Ala. House Speaker Mike Hubbard arrested for 23 felony ethics violations

Ala. House Speaker Mike Hubbard arrested for 23 felony ethics violations

MONTGOMERY, AL (WBRC) - Acting Attorney General W. Van Davis has announced the arrest and indictment of Alabama Speaker of the House Michael Hubbard for felony ethics violations.

Davis' office said Hubbard turned himself in to special agents on Monday at the Lee County Jail.

The charges include 23 felony ethics violations:

-Four counts of using political office as Chairman of the Alabama Republican Party for personal gain.
-One count of voting for legislation with a conflict of interest.
-Eleven counts of soliciting or receiving a thing of value from a lobbyist or principal.
-Two counts of using political office as a member of the Alabama House of Representatives for person gain.
-Four counts of lobbying an executive department or agency for a free.
-One count of using state equipment, materials, etc. for private gain.

If convicted, Hubbard faces a maximum penalty of two to 20 years in prison and fines up to $30,000 for each count.

Davis was appointed to handle the investigation on behalf of Alabama Attorney General Luther Strange.

Hubbard released this statement on his arrest through his attorney: 
"If there was any doubt by any body that this is a political witch hunt it became crystal clear today when these allegations were brought two weeks before an election. The fact is that we have made big changes in cleaning up the way things are done in Montgomery. The fact is we have been very successful at getting big things done in Lee County including 3000 new jobs over he past four years. I'm sleeping well at night because I know the people of Lee County can see this for what it is and that's politics at its worst."

Hubbard's attorney, J. Mark White, released this statement on the arrest:

"There are those who think today is a dark day for Mike Hubbard. Enemies of the progress and economic growth our state has enjoyed under Mike Hubbard's leadership and those who long for a return to the time when special interests ruled Montgomery may think that today marks the end of that period of principled, conservative leadership. While today is difficult for Mike on personal and family levels, Mike Hubbard is glad that today is here. After being subjected to nearly two years of rumors, innuendo, and political persecution without having the ability to fully and publicly address the inaccuracies and outright falsehoods perpetrated against him, Mike welcomes the opportunity today brings: to shine the bright light of truth into the most dark and dismal corners of our state's criminal justice process.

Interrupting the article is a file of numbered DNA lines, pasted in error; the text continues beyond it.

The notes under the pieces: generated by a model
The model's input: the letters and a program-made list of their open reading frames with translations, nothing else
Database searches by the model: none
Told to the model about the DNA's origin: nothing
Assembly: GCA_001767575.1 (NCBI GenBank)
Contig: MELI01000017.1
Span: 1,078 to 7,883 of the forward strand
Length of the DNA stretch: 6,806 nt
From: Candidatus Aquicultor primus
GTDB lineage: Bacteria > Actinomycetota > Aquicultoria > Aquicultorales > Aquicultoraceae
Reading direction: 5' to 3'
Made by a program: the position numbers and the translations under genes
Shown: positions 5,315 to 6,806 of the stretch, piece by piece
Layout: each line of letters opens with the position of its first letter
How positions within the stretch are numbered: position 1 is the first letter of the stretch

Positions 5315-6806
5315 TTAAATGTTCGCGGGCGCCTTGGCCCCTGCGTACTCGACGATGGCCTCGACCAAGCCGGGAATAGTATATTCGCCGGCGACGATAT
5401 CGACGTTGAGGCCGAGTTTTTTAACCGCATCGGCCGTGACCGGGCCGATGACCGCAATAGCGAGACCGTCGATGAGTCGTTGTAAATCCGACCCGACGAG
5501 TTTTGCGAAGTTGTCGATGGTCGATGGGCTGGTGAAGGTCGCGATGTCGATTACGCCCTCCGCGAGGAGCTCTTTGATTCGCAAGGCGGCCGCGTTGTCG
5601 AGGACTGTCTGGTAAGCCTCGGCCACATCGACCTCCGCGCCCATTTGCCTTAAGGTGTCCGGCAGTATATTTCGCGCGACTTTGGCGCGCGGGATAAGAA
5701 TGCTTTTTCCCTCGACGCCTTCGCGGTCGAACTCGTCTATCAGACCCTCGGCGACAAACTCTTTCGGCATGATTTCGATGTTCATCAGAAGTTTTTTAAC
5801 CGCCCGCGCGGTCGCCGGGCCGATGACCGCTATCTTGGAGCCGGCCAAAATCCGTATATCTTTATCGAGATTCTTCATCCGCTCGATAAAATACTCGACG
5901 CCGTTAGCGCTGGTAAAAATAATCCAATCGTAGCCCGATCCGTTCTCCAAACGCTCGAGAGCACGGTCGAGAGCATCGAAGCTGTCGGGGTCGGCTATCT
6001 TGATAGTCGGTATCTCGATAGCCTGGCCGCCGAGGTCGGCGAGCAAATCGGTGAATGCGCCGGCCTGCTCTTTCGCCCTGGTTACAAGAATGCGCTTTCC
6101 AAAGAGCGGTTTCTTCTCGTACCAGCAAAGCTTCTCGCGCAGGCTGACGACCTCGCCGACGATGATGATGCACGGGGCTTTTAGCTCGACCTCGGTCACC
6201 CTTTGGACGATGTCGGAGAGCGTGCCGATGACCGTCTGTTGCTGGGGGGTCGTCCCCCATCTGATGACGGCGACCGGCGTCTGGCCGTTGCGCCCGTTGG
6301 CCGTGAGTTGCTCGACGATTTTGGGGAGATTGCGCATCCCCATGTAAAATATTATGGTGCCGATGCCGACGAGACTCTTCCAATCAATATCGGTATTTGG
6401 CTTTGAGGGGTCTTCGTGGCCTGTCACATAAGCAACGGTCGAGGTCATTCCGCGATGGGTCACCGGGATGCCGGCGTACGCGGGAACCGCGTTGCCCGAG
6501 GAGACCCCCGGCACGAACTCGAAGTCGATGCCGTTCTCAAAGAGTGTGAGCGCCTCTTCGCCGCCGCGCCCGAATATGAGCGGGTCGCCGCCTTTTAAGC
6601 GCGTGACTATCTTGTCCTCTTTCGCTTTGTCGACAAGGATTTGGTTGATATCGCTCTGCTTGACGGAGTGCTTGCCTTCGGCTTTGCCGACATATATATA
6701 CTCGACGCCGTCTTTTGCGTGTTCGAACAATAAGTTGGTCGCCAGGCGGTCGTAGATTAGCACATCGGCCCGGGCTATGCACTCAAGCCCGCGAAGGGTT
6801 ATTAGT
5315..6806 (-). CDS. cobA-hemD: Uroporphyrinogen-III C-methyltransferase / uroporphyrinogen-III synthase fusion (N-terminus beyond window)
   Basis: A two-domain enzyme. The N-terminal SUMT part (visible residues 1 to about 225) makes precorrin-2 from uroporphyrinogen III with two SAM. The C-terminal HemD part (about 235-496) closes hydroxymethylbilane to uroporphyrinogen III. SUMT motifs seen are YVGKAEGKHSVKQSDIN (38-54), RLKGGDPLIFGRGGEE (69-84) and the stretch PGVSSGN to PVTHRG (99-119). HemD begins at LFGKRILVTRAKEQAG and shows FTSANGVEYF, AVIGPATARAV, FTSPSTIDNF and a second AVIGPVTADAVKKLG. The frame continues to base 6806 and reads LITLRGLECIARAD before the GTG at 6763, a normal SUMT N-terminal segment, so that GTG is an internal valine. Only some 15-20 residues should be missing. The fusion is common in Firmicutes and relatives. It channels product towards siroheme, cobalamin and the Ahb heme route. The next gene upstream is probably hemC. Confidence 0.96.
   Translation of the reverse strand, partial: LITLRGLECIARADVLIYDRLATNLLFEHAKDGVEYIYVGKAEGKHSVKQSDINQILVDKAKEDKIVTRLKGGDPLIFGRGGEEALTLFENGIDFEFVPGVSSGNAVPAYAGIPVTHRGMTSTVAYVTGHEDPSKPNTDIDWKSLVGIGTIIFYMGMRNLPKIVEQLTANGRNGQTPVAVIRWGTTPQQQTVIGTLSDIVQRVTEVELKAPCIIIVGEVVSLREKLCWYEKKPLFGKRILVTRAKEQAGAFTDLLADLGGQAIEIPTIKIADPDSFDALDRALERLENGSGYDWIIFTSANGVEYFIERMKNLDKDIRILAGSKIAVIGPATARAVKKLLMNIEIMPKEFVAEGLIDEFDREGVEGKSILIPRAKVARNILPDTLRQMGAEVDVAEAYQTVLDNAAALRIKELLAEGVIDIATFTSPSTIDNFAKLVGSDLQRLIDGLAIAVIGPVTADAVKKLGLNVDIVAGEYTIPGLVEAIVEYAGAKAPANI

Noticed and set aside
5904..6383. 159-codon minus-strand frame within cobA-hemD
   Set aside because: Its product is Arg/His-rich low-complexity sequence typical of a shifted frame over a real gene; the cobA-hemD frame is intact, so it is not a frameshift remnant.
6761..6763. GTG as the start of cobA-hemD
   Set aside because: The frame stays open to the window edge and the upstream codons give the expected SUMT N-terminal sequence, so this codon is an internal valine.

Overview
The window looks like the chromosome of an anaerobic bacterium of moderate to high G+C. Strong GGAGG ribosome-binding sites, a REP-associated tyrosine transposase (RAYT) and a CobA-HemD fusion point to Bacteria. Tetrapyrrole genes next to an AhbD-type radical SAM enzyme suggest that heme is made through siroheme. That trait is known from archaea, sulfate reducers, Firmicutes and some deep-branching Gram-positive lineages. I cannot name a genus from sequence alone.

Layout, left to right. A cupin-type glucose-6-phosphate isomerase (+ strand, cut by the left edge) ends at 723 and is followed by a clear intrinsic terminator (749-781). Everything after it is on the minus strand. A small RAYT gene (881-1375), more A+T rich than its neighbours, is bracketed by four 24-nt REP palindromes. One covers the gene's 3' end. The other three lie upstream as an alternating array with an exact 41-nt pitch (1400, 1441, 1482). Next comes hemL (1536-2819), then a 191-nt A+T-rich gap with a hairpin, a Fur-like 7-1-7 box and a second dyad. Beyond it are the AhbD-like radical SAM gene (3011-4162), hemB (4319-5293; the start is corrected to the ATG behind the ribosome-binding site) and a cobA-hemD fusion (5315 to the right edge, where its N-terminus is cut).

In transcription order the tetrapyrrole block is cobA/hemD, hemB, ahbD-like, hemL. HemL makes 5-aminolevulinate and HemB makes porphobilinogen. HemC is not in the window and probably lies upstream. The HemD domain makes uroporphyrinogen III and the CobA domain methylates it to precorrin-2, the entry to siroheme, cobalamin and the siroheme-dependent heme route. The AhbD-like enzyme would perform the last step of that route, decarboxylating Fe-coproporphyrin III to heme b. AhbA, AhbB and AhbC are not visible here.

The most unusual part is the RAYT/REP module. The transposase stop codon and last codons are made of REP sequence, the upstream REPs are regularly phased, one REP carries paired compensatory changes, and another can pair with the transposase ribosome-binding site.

House Minority Leader Craig Ford  released this statement on Hubbard's arrest:

"You never like to hear about things like this. You never want to see anything like this happen to anyone. It shakes the peoples' faith in their elected leaders. It's obvious this is not politically motivated, because it is a Republican Attorney General leading the investigation. It is sad to see that, in less than four years, our leaders have embraced the culture of corruption that they ran against in 2010."

Nancy Worley, chairperson of the Alabama Democratic Party, said she was surprised by the number of charges.

“This is a very serious matter which will hopefully be processed through the judicial system in a fair manner and justice will be served in the end," Worley said.

Bill Armistead, chairperson of the Alabama Republican Party, said in part that he is praying for Hubbard and his family. Below is his full statement:
"America is the greatest country in the world, and one of the most sacred principles that we have in our criminal justice system is that an individual is innocent until proven guilty. The timing of this indictment, just two weeks before the election, causes one to wonder why now, unless it is for political purposes. But, we saw the same thing four years ago. Just weeks before the general election in 2010, 11 people were indicted in a federal corruption case involving gambling legislation. Of those 11, none were found guilty other than the two who pled guilty.

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